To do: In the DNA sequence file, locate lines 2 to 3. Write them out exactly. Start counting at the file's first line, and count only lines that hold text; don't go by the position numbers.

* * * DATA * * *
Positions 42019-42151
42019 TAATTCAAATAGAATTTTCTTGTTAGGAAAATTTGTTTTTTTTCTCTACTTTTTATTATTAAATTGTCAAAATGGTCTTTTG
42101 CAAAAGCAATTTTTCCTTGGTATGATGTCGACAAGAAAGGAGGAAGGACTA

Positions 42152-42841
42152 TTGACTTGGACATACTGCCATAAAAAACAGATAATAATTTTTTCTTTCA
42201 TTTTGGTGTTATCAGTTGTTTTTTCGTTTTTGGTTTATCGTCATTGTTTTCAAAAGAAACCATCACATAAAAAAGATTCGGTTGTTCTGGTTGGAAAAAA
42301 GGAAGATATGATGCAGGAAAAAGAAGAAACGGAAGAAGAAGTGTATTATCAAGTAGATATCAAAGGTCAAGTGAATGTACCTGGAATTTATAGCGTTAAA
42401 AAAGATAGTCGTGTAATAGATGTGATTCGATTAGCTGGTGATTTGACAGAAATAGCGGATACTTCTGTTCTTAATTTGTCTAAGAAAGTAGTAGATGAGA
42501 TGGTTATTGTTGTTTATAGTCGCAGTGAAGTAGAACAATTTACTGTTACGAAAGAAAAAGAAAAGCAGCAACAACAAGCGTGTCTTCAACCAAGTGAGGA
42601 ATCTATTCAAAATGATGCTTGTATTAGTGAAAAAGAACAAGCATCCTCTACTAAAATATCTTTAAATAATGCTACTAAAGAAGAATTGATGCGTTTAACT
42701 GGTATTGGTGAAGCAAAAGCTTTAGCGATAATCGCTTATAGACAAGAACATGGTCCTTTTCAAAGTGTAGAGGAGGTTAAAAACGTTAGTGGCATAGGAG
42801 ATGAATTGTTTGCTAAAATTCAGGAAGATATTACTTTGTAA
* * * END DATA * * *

42019 TAATTCAAATAGAATTTTCTTGTTAGGAAAATTTGTTTTTTTTCTCTACTTTTTATTATTAAATTGTCAAAATGGTCTTTTG
42101 CAAAAGCAATTTTTCCTTGGTATGATGTCGACAAGAAAGGAGGAAGGACTA